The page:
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Awful historical men give me life advice (part 2)

October 18, 2016
In the first part of this series of reflections, I underscored the need to respond to those of my students who question the inclusion of canonical but admittedly awful historical men in the curriculum. As promised, I'd like to offer a few thoughts on Schopenhauer as a test case and try to outline a satisfying answer to this concern.

It is generally known that Schopenhauer was extremely misogynist and racist. My claim is that while this makes the experience of reading him repugnant, it doesn't automatically disqualify him from the philosophical canon because a) some of his ideas are logically detachable from his prejudicial views and b) a case could be made that his own philosophy contains the tools necessary to push past his limitations and articulate a better set of views. The case to be made with the example of Schopenhauer is that we should reject the prejudices of our discipline's heritage but not stop reading the classics. Where possible, we should appropriate what's best in those philosophers to provide a reading that goes against the grain of their self-understanding (and, for that matter, we should also widen the canon of "classics" to include marginalized and less awful voices!). Readers can refer back to my first blog on this topic for a methodological reminder: nothing says we have to hold finite human beings to the standard of perfect consistency, though we should of course hold them accountable according to the live options of their historical context. We should recognize that the history of philosophy is an eternal work in progress and do bricolage with the best of its ideas.

Approaching Schopenhauer, whose metaphysical system seems very odd at first blush, requires a bit of background. Though he was very well-read, he claimed that Plato, Kant and the Upanishads were about the only philosophical sources of any real worth. This is because, in his view, they best approximated his own philosophy, which can be drastically simplified as follows: the world of everyday experience ("representation") is an illusory covering for an eternal, unitary, unchanging, underlying world ("will"). From Kant, Schopenhauer borrowed the distinction between phenomena (things as they are experienced, falling under natural laws) and noumena (things as they are in themselves). But while Kant insisted that the noumenal realm was best understood through the category of human freedom in its capacity for rational self-legislating according to a universal moral law, Schopenhauer gives the noumenal world a darker cast. Calling it "will", he conceives it rather in terms of an endless, insatiable striving that can be likened to the pain of an intense craving (note in this connection how Nietzsche and later Freud would be influenced by Schopenhauer, who appears to have invented the notion of the unconscious!) The entirety of ethics, for Schopenhauer, concerns the cessation in the phenomenal realm of the noumenal will's clamoring (and on this score, he is impressed by Buddhism and Christian asceticism). But it also recommends a general point of view towards other sentient creatures, including animals: compassion. Each individual (in the world of representation) is an expression of an underlying pain through which all of us are unified.

Let's pause over this claim and see if we can square it with Schopenhauer's racism. He makes several ignorant, anti-Black comments in his writings, so you might think that his view of slavery - in full swing at the time of his writing - would be indifferent or even supportive. In fact nothing could be further from the case. His metaphysics, and the ethic of universal compassion which results, leads him to excoriate the institution in a remarkable passage. Speaking of the American Anti-Slavery Society's document Slavery and the Internal Slave-Trade in the United States of North America, he claims that "This book ... rouses one's human feelings to such a degree of indignation that one could preach a crusade for the subjugation and punishment of the slave-owning states of North America. They are a blot on mankind." (Essays and Aphorisms, p.138) He speaks of being moved to tears by the plight of his "innocent black brothers." (Ibid.) This seems entirely out of keeping with what we know about Schopenhauer the man, and yet it fits nicely with his philosophical system.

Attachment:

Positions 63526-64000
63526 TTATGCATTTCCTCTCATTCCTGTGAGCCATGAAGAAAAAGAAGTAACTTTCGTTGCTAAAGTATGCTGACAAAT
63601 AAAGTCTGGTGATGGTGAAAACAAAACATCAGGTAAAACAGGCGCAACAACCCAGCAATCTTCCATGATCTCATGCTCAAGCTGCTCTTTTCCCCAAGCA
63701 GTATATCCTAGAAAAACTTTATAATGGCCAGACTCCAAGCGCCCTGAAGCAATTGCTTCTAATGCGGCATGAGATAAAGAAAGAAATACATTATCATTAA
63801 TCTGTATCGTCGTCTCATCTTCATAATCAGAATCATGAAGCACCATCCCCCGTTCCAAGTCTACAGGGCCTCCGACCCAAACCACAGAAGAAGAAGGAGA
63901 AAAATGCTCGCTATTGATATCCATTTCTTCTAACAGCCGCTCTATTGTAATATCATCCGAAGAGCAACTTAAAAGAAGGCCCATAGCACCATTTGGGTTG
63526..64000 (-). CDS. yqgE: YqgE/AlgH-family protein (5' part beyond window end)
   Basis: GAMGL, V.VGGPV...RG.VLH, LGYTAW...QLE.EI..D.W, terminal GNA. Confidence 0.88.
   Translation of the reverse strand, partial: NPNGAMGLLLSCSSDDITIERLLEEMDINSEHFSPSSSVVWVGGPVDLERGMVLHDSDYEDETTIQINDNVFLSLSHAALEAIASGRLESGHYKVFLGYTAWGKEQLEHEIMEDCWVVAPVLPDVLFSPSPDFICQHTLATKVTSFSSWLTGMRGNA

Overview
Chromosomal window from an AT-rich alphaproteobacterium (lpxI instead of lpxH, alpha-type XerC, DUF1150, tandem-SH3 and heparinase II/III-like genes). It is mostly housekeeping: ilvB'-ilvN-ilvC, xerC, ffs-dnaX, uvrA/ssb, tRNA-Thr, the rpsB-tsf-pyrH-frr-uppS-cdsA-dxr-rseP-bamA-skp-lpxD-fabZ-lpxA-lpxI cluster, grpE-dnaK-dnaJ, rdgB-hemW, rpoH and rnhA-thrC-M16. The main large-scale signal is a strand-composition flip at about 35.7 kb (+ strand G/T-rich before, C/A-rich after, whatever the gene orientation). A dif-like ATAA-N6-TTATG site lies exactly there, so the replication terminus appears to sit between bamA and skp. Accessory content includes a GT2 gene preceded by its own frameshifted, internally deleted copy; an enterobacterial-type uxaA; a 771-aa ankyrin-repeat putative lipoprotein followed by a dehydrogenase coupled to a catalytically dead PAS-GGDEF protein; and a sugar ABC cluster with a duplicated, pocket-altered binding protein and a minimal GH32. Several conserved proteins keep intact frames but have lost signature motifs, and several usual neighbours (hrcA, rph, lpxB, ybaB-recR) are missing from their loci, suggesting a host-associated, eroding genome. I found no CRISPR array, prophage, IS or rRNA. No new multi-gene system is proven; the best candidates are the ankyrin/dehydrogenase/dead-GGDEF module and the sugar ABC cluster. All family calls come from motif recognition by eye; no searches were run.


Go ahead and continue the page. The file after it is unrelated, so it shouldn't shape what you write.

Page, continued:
On his view everything in the phenomenal realm, including a person's character, is pre-determined. Schopenhauer's own knee-jerk racism can be chalked up on this model to simply the way he is. But because the phenomenal person as we have seen is not the real person, and because at the noumenal level we are all the same, this entails a duty of compassion. This is perhaps why Schopenhauer strikes us as so discordant: he is incorrigible in his prejudice, yet weeps for his African American brothers (and, presumably, sisters). The remarkable thing is that, since compassion ultimately concerns things as they are in themselves, it appears to represent a more properly philosophical aspect of Schopenhauer's system. The racialist and racist determinism is on this view secondary. We should never ignore it, but we should avoid the temptation to resign his writings to the flames on its account.
In the next and final part of this series, I'll ponder the question of how we might approach the teaching of awful canonical men in the classroom. It's one thing to discuss this problem in the abstract, and quite another when we consider the perspectives of the very people such awful historical figures are insulting - in particular, racialized and gendered students who must constantly engage with them through mandatory readings, lectures, and discussions.

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